On Tuesday, Senate Democratic Leader Greg Taylor (D-Indianapolis) was joined by State Senator Tim Lanane (D-Anderson), State Senator J.D. Ford (D-Indianapolis) and other members of the Senate Democratic Caucus to discuss their plans to reform the state’s redistricting process. With Census data being collected this year, 2021 marks the final opportunity to pass redistricting legislation before voting maps are redrawn for the next decade.
“My caucus has been fighting to get redistricting reform on the books for over a decade now,” Sen. Taylor said. “While we have been persistent in our efforts to put an end to partisan gerrymandering, we have been roadblocked each year by the Republican supermajority. As a result, we are now heading into the critical year of 2021 when voting maps will be redrawn, and we do not have an independent commission or any necessary procedures in place.
“Fortunately, there are still things we can do to make sure our redistricting process is fair and unbiased. Last year, I introduced a proposal to put guidelines in place on how districts can be drawn. My bill would ensure that partisan influence is cut out of the redistricting process, and I plan to reintroduce that bill again in 2021.”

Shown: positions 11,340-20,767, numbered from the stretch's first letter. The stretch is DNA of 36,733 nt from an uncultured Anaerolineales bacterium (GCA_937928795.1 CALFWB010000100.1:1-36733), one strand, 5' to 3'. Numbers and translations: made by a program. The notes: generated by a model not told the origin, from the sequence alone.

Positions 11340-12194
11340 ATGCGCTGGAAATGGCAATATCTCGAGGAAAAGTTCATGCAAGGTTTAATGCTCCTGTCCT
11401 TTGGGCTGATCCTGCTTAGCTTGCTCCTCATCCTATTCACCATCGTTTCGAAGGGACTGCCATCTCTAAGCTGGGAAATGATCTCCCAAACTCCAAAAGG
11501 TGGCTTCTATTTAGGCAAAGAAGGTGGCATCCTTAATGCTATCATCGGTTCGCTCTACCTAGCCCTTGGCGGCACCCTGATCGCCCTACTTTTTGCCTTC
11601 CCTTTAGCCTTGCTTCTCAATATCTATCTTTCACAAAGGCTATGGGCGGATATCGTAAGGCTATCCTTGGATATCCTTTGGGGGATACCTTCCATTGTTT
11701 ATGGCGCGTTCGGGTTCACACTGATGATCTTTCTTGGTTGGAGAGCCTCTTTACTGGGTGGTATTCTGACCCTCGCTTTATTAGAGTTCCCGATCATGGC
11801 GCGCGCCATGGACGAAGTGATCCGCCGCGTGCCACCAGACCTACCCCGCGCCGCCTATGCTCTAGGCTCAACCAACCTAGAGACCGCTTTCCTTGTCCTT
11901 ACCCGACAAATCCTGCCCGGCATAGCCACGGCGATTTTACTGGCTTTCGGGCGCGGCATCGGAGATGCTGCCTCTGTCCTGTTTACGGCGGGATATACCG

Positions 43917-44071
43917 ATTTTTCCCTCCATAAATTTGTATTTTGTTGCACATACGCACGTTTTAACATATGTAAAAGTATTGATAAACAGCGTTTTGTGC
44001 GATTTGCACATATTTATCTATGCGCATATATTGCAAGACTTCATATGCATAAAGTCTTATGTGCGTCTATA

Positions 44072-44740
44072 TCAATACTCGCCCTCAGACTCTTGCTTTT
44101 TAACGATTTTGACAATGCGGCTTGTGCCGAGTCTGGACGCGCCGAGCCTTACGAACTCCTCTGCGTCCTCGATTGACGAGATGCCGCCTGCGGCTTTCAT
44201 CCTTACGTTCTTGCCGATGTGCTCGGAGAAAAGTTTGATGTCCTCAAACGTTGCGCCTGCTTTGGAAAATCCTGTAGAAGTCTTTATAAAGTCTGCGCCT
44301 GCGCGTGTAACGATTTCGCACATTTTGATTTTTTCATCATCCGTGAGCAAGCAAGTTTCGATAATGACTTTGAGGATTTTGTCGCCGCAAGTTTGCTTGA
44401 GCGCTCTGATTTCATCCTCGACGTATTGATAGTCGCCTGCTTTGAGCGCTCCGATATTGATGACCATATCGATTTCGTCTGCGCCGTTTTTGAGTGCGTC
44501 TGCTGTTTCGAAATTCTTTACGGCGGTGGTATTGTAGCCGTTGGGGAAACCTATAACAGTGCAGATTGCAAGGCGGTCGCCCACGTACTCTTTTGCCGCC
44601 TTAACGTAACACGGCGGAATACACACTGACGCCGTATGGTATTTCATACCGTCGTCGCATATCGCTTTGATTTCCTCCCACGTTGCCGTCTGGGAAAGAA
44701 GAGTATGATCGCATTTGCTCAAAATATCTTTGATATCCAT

Sen. Taylor’s legislation would do several things, including:
- Require districts to be as compact as possible
- Discourage the division of cities and counties between districts
- Discourage the separation of school corporation boundaries and communities into separate districts
- Prohibit the drawing of district lines to favor a particular party or person
- Require that new voting maps do not violate the Voting Rights Act
- Put procedures in place to provide public with redistricting data and computer software to draw maps, and creates a process for the public to submit their maps
“After a year of record voter turnout, I’m hopeful that the Republican supermajority will be inclined to meet the desires of Hoosiers and promote fairness and trust in our elections,” Sen. Taylor said. “The standards that I am proposing are common-sense guidelines that would remove much of the hyper-partisan influence from the process of drawing our voting maps.
“I truly believe that all legislators should want to ensure that Hoosiers have more faith in the integrity of our elections. Therefore, I ask both chambers to give my bill a hearing immediately and approve it within the first two weeks of the legislative session.”